Abdel Fattah Al-Sissi said that overpopulation was, along with terrorism, the two real threats to Egypt, and took countermeasures in 2017.


Do you know if similarly in Pakistan, Nigeria, Bangladesh, and Indonesia, the government and the society consider overpopulation to be a problem (and "how many" is it considered to be a problem), and if yes, which countermeasures have been taken?

  • 7
    This doesn't answer your question, but it's worth noting that overpopulation is a particular problem for Egypt because about 95% of its land area is inhospitable desert, and the 5% that isn't has been occupied for many thousands of years. I'd expect that even Bangladesh, as overcrowded as it is, has room for more housing; Egypt most likely does not.
    – F1Krazy
    Commented Jul 28, 2020 at 9:48
  • 5
    @user2501323 I was not asking if it is a problem (it would be clearly an opinion-based question, because we aren't agree), I'm asking if it is considered as a problem in these countries. India had a lower rate birth than in Pakistan, but yes I'm also interested about demographics in India, if you have information about it.
    – fedor
    Commented Jul 28, 2020 at 10:08
  • 4
    This question needs research as there are tons of information available. Specifying a single country (or at least explaining the rationale behind this seemingly random list of countries) might also help make it more manageable.
    – Brian Z
    Commented Jul 28, 2020 at 12:39
  • I can cut the question in four if people think it is a good idea.
    – fedor
    Commented Jul 28, 2020 at 12:42
  • I'm voting to close unless you can explain what unites these countries. Commented Jul 29, 2020 at 17:08

1 Answer 1


Until now, the governments of Nigeria, Bangladesh, Indonesia think population problems already appeared in their country. Pakistan should do more to solve it.


Nigeria: free contraception, taking steps to discourage people who are looking to have large families.

Pakistan: some people want a new law for controlling the population.

Bangladesh: given much stress on the population control by identifying it as one of the main problems of the country. Some people will help the government.

Indonesia: family planning education and program, looking forward for meeting its 2025 target of reducing fertility rates to 2.1 children per woman.

Nigeria: Yes.

The Nigerian government has been doing its best to help curb a rapid growth in population. They have offered free contraception over the past 10 years or so and they have even started taking steps to discourage people who are looking to have large families. The government is banking on smaller families as a way to secure financial salvation in the future. They are looking toward territories like Thailand – another area with large population growth issues – as a model for their current strategy.

Nigeria Population, World Population Review

Pakistan: Almost no now, yes in 1950s.

... the current population of Pakistan is nearly 210 million. It is expected that the population of Pakistan can cross 300 million by 2050 which is an alarming situation for Pakistan. ... Family planning is an issue where Pakistan is not concerned. It is the responsibility of the government to implement new laws for controlling the population and there should be some strict rules for family planning. Population is the root of every destruction in the country.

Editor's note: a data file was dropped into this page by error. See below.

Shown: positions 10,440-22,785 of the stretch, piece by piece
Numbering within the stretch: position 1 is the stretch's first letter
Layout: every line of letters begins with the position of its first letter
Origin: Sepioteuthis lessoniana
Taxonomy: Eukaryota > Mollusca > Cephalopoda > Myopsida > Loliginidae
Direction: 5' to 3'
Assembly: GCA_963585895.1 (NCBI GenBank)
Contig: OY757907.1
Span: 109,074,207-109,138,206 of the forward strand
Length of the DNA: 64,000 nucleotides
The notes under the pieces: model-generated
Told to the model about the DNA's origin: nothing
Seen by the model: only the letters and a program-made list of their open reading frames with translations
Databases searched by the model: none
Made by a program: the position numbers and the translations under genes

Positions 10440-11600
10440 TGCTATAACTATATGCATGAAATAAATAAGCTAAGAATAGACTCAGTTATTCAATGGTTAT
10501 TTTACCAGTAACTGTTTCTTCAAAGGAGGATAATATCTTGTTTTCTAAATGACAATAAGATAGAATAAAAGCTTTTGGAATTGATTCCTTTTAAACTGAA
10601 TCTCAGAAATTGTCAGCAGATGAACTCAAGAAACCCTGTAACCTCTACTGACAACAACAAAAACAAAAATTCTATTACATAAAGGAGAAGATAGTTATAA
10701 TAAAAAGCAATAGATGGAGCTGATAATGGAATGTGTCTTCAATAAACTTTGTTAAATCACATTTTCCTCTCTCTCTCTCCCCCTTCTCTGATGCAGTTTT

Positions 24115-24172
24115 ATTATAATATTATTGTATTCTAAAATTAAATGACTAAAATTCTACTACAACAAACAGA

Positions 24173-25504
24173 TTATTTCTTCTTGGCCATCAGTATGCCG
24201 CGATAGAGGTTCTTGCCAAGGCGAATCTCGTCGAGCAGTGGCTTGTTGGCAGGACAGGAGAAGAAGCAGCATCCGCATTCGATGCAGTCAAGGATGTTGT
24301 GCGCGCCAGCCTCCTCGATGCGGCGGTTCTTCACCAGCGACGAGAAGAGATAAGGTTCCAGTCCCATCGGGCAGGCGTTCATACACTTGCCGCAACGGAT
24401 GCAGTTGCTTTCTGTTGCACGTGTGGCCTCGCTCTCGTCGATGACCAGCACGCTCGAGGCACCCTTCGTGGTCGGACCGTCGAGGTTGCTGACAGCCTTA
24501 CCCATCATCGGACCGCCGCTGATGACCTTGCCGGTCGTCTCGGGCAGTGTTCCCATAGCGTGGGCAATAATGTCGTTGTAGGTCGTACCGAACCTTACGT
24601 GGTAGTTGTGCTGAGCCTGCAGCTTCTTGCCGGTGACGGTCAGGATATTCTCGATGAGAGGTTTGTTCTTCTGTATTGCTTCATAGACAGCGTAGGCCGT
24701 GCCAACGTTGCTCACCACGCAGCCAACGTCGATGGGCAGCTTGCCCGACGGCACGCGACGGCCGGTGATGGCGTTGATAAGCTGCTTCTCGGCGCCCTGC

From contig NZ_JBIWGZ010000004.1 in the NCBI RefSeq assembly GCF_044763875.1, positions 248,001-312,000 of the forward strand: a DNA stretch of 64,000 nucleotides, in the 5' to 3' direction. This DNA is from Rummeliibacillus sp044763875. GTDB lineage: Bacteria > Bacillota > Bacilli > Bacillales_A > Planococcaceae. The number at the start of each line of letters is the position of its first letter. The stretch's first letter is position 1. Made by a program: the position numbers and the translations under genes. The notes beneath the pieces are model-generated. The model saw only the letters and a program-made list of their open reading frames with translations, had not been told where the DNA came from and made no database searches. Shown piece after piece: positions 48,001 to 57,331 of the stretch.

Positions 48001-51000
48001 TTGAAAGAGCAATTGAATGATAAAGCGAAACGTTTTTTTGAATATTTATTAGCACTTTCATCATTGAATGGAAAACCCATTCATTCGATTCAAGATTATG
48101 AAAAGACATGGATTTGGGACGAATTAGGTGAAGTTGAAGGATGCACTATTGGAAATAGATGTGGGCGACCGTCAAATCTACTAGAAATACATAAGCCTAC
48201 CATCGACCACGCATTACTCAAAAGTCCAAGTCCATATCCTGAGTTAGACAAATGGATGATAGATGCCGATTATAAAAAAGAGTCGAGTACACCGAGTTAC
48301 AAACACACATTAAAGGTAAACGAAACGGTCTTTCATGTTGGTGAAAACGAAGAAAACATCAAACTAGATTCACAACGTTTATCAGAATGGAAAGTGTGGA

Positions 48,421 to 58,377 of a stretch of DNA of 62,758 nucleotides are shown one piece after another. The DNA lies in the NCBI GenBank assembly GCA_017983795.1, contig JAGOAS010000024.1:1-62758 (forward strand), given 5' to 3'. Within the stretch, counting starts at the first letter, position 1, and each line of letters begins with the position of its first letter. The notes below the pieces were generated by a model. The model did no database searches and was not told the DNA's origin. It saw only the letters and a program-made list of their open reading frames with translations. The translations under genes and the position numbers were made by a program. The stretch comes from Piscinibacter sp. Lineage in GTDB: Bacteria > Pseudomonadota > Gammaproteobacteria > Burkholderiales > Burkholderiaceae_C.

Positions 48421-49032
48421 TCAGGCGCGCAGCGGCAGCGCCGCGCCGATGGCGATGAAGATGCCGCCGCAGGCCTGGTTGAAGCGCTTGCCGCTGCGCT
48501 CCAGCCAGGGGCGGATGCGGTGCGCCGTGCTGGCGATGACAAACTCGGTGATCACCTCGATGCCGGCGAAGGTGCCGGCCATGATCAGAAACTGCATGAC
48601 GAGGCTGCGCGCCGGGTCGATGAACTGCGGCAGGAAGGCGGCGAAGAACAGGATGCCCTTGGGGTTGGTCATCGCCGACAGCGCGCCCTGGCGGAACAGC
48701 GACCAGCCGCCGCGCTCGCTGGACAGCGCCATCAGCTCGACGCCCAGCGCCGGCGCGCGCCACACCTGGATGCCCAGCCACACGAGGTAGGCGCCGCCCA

"Population problems","Pakistan Today", Sameen Abid, Turbat

... In the late 1950s the Pakistan government initiated a family planning program. The program has trained medical and paramedical personnel in family planning, added family planning services to existing medical centers, planned for a National Research Institute of Family Planning, employed mobile units to reach outlying areas, conducted limited clinical studies on some contraceptives, and used mass media advertising. Only India and Japan are doing more with government-sponsored family planning. A weak organizational structure and an inadequate number of trained personnel are the main weakness of the program. It is too early to assess the success of the program. A 10-point reduction in annual birth rates will be considered successful.

"Population and population policy in Pakistan", "Marriage Fam Living" 1963 Feb;25(1):62-8. W P Mauldin

Bangladesh: yes.

However, the government of Bangladesh has given much stress on the population control by identifying it as one of the main problems of the country. So, we should help the government in this respect.

"Population problem in Bangladesh Paragraph, Composition and Essay", Ontaheen

Indonesia: yes, but not very successful.

Unfortunately, Indonesia's attempts at family planning education and population control have not been very successful, and it's hard to say how sustainable the country's growth will be.

Indonesia Population 2020 (Live), World Population Review

JAKARTA (Reuters) - Family planning efforts have stagnated in Indonesia over a decade of democratic rule and the world’s fourth most populous country risks squandering a so-called demographic dividend that a youthful, productive population should deliver. ... "The family planning program needs revitalization ... and we can safely say that if the total fertility rate isn't reduced soon, Indonesia's demographic bonus will not be achieved." Indonesia failed to meet its 2014 target of reducing fertility rates to 2.1 children per woman, the family planning agency has said. Health officials now hope the target can be reached by 2025.

"Indonesia to face opportunity, risk as population grows by a third", Reuters, Kanupriya Kapoor

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